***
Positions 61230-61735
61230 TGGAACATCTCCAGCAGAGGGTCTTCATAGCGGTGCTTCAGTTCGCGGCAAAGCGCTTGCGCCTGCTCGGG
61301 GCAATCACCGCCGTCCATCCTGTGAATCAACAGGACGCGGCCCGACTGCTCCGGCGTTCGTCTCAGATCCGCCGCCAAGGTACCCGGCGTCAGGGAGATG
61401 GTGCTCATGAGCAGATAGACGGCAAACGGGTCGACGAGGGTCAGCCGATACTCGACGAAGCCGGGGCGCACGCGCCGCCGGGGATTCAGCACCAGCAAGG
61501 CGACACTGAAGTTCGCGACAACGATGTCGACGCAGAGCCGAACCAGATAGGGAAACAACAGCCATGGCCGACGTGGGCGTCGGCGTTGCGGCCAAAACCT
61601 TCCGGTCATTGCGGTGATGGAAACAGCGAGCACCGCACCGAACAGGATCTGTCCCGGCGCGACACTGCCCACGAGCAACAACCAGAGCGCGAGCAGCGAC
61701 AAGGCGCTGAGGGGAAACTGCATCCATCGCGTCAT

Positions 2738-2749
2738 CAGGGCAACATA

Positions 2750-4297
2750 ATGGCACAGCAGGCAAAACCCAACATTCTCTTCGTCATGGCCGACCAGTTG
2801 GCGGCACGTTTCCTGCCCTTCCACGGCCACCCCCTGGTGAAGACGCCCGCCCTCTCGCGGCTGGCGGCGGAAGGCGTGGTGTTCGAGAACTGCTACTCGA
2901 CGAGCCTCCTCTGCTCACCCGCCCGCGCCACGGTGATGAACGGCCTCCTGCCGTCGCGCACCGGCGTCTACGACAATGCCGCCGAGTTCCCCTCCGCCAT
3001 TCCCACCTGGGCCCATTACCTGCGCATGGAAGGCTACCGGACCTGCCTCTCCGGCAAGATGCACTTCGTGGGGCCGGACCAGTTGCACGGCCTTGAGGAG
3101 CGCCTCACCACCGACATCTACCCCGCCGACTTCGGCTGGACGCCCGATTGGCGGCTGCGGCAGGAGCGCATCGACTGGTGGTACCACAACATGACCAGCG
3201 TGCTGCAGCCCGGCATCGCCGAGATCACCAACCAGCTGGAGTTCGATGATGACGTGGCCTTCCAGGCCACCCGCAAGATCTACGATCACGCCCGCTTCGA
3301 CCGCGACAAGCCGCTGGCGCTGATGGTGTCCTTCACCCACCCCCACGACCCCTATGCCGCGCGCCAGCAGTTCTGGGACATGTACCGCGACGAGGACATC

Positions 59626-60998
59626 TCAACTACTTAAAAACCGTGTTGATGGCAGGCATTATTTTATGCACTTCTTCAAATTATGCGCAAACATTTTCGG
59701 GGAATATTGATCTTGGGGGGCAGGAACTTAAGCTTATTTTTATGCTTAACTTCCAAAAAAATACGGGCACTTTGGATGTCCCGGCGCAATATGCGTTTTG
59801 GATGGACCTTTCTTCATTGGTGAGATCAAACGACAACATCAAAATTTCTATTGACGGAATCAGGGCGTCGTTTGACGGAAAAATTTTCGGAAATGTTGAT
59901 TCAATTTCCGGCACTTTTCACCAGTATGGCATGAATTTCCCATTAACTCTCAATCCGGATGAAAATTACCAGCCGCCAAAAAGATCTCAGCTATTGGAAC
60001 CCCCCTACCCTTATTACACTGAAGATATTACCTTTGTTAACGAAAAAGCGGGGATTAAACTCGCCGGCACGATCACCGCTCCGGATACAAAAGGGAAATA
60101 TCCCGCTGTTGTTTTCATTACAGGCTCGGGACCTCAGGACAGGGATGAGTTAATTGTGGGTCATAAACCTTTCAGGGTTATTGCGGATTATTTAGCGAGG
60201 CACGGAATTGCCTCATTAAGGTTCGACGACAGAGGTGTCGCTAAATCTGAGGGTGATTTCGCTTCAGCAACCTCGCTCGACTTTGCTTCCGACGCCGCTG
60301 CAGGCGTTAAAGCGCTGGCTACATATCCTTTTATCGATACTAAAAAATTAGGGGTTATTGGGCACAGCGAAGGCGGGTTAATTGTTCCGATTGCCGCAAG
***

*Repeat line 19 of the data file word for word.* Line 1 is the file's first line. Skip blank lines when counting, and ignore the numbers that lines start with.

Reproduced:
59626 TCAACTACTTAAAAACCGTGTTGATGGCAGGCATTATTTTATGCACTTCTTCAAATTATGCGCAAACATTTTCGG